Special Operations and MMA

The popularity of mixed martial arts in the civilian world cannot be disputed. Thousands of weekly events and tournaments, hundreds of schools, and millions of fans keep the sport moving closer in fame to the big three: basketball, football, and baseball. Every day, more people are getting involved in the ultimate fi ghting system.

If it really is the ultimate, shouldn’t it be taught to our men and women in uniform? Should the world’s premier fi ghting forces be trained in the world’s premier fi ghting system? In general practice, yes.

Currently, the US military is as much in love with MMA as everyone else in the nation. Sailors, soldiers, airmen, and Marines alike are fans of the sport. And thanks to some very aggressive marketing and fl exibility on the military’s part, these protectors of our nation are becoming MMA practitioners as well. Most notably in the US Army, which has embraced MMA and made it a part of its culture, allowing its men and women to participate freely in the sport. In fact, they are even training them in it.

Modern Army Combatives (MAC) is a new system of hand-to-hand training now being taught to all members of the US Army. It is a multi-level system that begins with basic grappling, moves on to striking, and eventually to the use of weapons. Essentially, it is MMA 101 for each and every army trooper. Clips of the training progression can be found on YouTube and the US Army website.

In fact, the US Army has begun to host MMA tournaments of their own, a tradition going back to the days when each unit had a wrestling, boxing, and even pingpong champion. Competition breeds excellence and boosts moral. The All-Army Invitational Tournament is a three-round fi ghting contest, consisting of one round of BJJ, one of Pancrase, and one of full-on MMA. IFL star and Army Ranger Tim Kennedy comes from those roots. The troops love it and so do the fans. But what about America’s top warriors, the special ops guys? How does MMA fi t into their training and operations? Sad to say, it doesn’t. The jobs of most special operations units are highly specialized. Unlike in the movies, where a single team of SEALs or Green Berets can accomplish all tasks assigned, most special ops units equip and train their personnel to do specifi c jobs. Whether it is raids and ambushes carried out by Army Rangers, securing a moving vessel at sea as done by the SEALs, or a hostage rescue mission accomplished by CAG (aka Delta Force), special ops guys tend to be specialists rather than jacks-of-all-trades.

Their nonstop training and deployment cycles leave little time for training in hand-to-hand combat beyond the basics needed specifi cally for the job. Commandos are not are poorly trained – quite the contrary – but they spend less time in the fi ght gym than they do in the fi eld, in the sky, and on shooting ranges.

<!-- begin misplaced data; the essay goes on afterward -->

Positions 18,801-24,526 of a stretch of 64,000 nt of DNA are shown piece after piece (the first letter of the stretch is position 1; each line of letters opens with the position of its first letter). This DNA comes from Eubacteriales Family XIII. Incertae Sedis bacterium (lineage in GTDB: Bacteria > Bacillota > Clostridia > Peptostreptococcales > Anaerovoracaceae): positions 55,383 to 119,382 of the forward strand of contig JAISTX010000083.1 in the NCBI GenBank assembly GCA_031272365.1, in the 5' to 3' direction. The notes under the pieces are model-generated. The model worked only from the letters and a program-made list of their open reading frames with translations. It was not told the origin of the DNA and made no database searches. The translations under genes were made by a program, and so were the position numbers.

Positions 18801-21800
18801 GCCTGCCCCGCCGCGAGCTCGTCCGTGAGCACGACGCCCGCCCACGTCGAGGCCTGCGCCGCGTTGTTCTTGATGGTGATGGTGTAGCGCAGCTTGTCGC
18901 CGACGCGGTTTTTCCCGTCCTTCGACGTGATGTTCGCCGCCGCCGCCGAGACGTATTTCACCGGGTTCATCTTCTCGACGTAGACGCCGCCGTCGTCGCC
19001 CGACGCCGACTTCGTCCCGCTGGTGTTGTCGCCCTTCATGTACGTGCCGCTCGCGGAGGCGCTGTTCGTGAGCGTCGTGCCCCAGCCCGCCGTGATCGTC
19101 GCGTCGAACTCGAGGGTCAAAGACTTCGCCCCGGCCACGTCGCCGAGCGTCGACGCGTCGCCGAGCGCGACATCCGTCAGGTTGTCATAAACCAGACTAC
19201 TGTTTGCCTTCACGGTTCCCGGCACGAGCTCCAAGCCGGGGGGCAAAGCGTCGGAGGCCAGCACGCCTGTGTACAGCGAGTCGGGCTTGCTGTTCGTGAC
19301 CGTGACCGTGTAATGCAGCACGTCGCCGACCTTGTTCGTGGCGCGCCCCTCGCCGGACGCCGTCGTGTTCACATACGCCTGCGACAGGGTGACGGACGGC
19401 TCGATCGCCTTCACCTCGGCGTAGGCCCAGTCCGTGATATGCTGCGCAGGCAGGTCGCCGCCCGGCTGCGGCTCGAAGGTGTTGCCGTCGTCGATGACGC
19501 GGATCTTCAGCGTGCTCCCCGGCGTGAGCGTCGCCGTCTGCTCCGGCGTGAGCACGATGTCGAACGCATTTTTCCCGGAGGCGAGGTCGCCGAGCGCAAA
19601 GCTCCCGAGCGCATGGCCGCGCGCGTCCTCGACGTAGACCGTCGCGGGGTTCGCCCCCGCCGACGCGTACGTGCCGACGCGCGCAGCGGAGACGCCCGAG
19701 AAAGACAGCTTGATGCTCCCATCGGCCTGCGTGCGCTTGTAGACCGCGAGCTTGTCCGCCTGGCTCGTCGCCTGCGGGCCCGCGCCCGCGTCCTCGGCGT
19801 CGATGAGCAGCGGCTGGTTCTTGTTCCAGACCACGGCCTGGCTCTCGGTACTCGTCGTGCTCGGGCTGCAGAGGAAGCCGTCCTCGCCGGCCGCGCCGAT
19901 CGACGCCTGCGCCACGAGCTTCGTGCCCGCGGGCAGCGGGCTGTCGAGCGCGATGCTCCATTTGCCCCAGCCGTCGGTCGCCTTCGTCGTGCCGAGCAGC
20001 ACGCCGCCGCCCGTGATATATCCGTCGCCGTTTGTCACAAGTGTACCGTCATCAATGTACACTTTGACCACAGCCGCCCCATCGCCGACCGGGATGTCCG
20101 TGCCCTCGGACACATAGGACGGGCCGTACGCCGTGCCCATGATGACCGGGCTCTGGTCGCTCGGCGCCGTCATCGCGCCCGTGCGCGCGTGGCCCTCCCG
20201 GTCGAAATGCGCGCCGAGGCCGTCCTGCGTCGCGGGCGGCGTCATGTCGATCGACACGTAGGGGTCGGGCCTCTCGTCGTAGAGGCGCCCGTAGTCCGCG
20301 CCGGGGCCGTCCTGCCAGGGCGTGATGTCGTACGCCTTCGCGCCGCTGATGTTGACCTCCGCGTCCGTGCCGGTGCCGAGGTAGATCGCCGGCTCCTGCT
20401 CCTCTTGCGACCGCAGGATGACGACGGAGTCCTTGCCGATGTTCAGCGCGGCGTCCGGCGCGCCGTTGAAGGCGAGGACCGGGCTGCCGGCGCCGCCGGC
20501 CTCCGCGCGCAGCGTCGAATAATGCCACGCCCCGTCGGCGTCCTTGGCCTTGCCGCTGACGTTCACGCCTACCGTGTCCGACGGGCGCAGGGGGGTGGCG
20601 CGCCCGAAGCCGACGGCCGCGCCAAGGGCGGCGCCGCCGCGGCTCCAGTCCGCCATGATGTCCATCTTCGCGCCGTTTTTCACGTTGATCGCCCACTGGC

Some special units are being taught BJJ. But how effective is it in combat, wearing fi fty pounds of gear and carrying an M4? A Ranger buddy of mine used it when his unit attempted to subdue a fi fty-year-old Egyptian mercenary fi ghting in Iraq. After a mile-long running gun battle, it came down to a hand-to-hand encounter as they attempted to take the old guy into custody. Imagine the scene: a pissed off old geezer fi ghting for his life with a Ranger on each limb cranking it to their fullest. It jacked the guy up beyond belief, but did not take the fi ght out of him. Why? Because people fi ghting for their lives don’t tap.

In another incident, a prisoner slipped his restraints while in a HumVee. One of the vigilant troopers took his back and choked the guy out. Good stuff. That is, until the truck hit a bump and the combined weight of the terrorist, soldier and all his gear snapped the guy’s neck.

Most units are taught hand-to-hand combat that is specifi c to their needs, as part of their CQB (Close Quarters Battle) training. This tends to consist of a combination of shooting skills and nonlethal techniques ranging from muzzle strikes with their weapons (a SEAL buddy of mine saw an eye popped out of socket with one), to basic control and arrest techniques that are more likely to be seen on Cops than in the UFC. It is not that MMA doesn’t work. It is just that it does not fi t the operational environment in which most of our country’s top soldiers are fi ghting. Terrorists tend to shoot guns, not attempt double leg takedowns.

Additionally, MMA training can be injurious. A recent visit to one of the Midwest’s famous fi ghting camps left an elite member of the Navy’s anti-terror unit with a blown out knee. When it takes $2 million of tax dollars to train a single tier one commando, I don’t want him receiving a career-ending injury rolling with anyone I see on pay-per-view! They can do that when they retire.

The reality is that the war does not happen in the Octagon. The methods, techniques, and skills, though benefi cial to a soldier, are not readily transferable to the modern-day battlefi eld.

As a person who trains individuals from the special operations community, I fi nd it amazing that many of these units train with MMA fi ghters as part of their sanctioned and taxpayer-subsidized training. For conditioning, confi dence, and something to use off-duty against drunken townies, I get it. But for keeping America safe, I think not.

Nevertheless, I understand the attraction. Warriors of all sorts understand one another better than the rest of the world. And those who grace the cage are no less warriors than those who walk the battlefi eld. However, one uses an arm bar on a fellow competitor, while the other issues a double tap to the head of an enemy. Two very different worlds.

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